Try not to drink water 2 hours before bedtime- Aim to limit water intake 2-3 hour before bedtime this will reduce the likelihood of getting up in the night to go to the bathroom
No electronics in the bedroom- Using electronics confuses the brain and release of the melatonin hormone becomes limited as a result which restricts your body to allow itself to become ready to be in a ‘sleep state’. Have a simple alarm clock in the bedroom instead of relying on your phone for an alarm.
No office or studying in the bed- Your bed should be for sleep and sex only! Your bedroom should be your place of respite, reflection, and relaxation, it should not be confused with a working environment. As humans, we have an innate ability to practice in areas that are familiar to us so the more association with relaxation, sleep, and respite and less of a working environment the better!
Try to take Magnesium before bed- Magnesium is an essential mineral which allows for your nervous system to calm down and therefore relax your body – this induces a relaxed state (parasympathetic system) to prepare your body for bed and optimizes rest and digest. CALM Magnesium brand is an excellent supplement to support healthy sleep.
Limit exposure of electronics at least 30-60 minutes before bedtime- Avoid use of mobile phones, television, and computers before bed.
Avoid alcohol, nicotine and THC before bed time- Alcohol is a depressant; nicotine is a stimulant as well as a depressant so the deregulation of mood and fluctuations with the heart rate as well as your overall body when it is preparing to sleep becomes disrupted when drinking alcohol or having nicotine.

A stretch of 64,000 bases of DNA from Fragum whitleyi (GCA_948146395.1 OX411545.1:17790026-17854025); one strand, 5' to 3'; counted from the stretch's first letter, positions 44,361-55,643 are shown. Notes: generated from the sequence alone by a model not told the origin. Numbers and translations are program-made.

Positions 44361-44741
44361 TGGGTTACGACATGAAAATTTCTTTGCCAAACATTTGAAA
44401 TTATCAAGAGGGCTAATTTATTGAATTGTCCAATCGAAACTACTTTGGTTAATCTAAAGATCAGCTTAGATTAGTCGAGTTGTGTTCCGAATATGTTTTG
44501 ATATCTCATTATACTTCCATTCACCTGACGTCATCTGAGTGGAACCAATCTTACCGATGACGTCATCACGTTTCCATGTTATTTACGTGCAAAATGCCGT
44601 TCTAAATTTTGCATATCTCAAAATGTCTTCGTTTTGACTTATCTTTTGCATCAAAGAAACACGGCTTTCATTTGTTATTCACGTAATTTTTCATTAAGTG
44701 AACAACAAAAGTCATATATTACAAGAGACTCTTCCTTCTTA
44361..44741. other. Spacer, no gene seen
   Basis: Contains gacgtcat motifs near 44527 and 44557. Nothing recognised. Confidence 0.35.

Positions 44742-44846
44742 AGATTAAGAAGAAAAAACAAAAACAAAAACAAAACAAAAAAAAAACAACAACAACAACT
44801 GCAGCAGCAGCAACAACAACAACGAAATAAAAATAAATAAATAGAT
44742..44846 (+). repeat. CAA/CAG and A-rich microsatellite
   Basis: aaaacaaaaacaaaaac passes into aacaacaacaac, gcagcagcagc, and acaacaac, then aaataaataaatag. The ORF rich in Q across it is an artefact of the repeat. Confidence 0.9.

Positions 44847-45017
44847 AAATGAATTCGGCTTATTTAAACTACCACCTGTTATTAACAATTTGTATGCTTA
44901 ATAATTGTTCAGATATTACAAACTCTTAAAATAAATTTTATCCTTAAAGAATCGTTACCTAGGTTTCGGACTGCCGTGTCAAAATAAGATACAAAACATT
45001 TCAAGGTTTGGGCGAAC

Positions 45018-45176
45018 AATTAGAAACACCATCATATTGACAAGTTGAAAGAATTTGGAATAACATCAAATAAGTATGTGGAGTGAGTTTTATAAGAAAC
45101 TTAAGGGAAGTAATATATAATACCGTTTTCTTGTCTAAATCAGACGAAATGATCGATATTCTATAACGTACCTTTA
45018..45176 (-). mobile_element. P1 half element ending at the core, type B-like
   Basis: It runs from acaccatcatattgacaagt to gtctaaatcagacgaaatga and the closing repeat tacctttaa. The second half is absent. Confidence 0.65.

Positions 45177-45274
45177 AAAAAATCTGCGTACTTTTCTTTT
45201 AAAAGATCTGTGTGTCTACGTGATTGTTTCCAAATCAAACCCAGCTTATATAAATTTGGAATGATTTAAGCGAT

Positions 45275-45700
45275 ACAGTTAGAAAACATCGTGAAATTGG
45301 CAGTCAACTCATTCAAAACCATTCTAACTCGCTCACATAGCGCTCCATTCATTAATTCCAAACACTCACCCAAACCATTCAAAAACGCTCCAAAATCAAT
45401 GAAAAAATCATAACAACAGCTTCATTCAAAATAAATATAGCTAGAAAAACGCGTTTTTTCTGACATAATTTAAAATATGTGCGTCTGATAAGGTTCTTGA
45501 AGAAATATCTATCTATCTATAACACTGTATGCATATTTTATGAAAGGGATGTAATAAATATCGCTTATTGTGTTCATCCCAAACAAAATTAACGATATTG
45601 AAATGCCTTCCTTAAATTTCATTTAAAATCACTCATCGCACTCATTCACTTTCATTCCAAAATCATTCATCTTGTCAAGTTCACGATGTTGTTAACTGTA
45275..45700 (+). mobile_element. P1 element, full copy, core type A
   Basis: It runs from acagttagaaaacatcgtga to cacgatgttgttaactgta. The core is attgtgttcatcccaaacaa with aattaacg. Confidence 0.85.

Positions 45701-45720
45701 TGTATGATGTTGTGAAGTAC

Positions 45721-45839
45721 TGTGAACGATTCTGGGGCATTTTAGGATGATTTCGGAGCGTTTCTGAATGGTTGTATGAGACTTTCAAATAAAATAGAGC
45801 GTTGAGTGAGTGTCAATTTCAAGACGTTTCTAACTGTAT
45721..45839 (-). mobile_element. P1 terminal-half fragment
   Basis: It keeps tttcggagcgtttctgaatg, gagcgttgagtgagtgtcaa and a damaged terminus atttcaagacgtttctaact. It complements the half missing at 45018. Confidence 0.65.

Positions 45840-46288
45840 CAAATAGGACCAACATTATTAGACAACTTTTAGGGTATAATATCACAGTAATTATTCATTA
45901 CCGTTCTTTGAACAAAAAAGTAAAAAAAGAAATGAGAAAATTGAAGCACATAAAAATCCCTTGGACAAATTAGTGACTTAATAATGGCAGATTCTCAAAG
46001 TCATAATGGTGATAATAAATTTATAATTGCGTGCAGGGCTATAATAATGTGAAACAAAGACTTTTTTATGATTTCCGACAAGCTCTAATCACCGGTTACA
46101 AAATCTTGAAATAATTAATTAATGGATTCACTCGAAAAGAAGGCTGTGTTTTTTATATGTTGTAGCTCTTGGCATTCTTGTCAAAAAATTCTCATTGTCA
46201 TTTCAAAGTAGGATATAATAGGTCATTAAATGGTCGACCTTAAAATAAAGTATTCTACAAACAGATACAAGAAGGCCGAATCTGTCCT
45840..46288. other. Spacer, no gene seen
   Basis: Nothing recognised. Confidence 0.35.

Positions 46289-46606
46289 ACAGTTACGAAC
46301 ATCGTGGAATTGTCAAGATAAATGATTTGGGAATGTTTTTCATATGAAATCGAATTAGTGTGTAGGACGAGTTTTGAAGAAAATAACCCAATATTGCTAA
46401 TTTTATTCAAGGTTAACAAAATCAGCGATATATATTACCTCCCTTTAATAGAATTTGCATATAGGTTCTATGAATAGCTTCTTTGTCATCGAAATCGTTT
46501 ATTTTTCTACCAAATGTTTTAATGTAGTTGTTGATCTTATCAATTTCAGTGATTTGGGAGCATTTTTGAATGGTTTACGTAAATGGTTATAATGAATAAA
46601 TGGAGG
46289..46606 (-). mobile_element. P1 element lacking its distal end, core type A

Make sure the bedroom is quiet, dark, and relaxing and a comfortable temperature for bedtime- The temperature of your room should be between 65-68 degrees for optimal internal body temperature regulation. Anything colder or hotter disrupts the circadian rhythm significantly. In a process called vasodilation, the circadian clock sends a signal to increase blood flow to the extremities. Therefore, some people may experience warm hands and feet – which can be mistaken for overall body temperature – at night. People who have chronically cold feet may be at higher risk for sleep-onset insomnia, possibly due to a disruption of this process. Excessively warm temperatures can disrupt your REM sleep (aka your dreaming part of your sleep) which is the end of the sleep cycle and leave you feeling more fatigued.
Keep a sleep diary- Establish a sleep diary to establish your routine and distractions.
Don’t eat a large meal right before bed- Eating large meals so close to bedtime exacerbates heartburn making sleep disruption an issue. You can eat a light snack if you need to!
Avoid caffeine in the late afternoon or evening- Caffeine is a stimulant, so it is very difficult to regulate your body and mind to prepare for bedtime if you have had a few espressos before bed even as early as late afternoon. The caffeine takes several hours to become removed from your system depending on the type of drink that you have had.
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